In a case that has split the nation's trade policy apparatus for nearly a year, the Reagan administration has rejected a Florida machine-tool company's request for protection from unfair trade practices by Japan.

But at the same time, the administration revealed that it would start immediate talks with Japan over the use of government subsidies to boost exports to the United States.

The abrupt Cabinet-level rejection of the plea for help from Houdaille of Fort Lauderdale, Fla., came Friday evening after strong lobbying efforts by the government of Prime Minister Yasuhiro Nakasone that reached into the White House, administration sources said yesterday.

U.S. Trade Representative William E. Brock, now in Europe, said he and Japanse Trade Minister Sadanori Yamanaka will set talks this week on Japan's industrial targeting policies that formed the nub of the Houdaille complaint. "It is important that these discussions effectively deal with these problems, making further action unnecessary," Brock said, hinting at the possibility of future administration moves against Japanese targeting practices if the talks fail.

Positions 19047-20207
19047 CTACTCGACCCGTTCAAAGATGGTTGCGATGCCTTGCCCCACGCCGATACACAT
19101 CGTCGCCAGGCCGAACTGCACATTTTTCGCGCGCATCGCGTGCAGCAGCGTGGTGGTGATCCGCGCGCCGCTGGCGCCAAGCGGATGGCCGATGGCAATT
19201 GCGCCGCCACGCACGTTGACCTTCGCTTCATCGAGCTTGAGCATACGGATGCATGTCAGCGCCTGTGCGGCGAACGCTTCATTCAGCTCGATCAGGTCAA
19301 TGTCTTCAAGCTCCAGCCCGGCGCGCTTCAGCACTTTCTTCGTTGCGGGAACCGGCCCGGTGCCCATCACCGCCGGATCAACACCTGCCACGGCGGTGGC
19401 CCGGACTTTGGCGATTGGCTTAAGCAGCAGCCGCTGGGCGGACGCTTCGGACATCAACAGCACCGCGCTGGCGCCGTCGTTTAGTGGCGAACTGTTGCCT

Houdaille's innovative petition asked the Reagan administration to use a little-known provision of the tax code to deny investment tax credits to American companies that bought machine tools from the subsidized Japanese industry.

After months of internal debate, the administration decided early this year to reject the tax approach. But splits within the administration remained over whether Houdaille should get some help under more traditional trade-relief laws because of the massive Japanese subsidies--including about $100 million a year given to machine-tool makers from revenues from bicycle races.

Coincidently, a Japanese delegation will begin talks today with administration officials over reducing quotas for the sale of American beef and oranges in Japan. There have been reports in Tokyo that the Nakasone government is willing to agree to slight increases in imports of beef and oranges.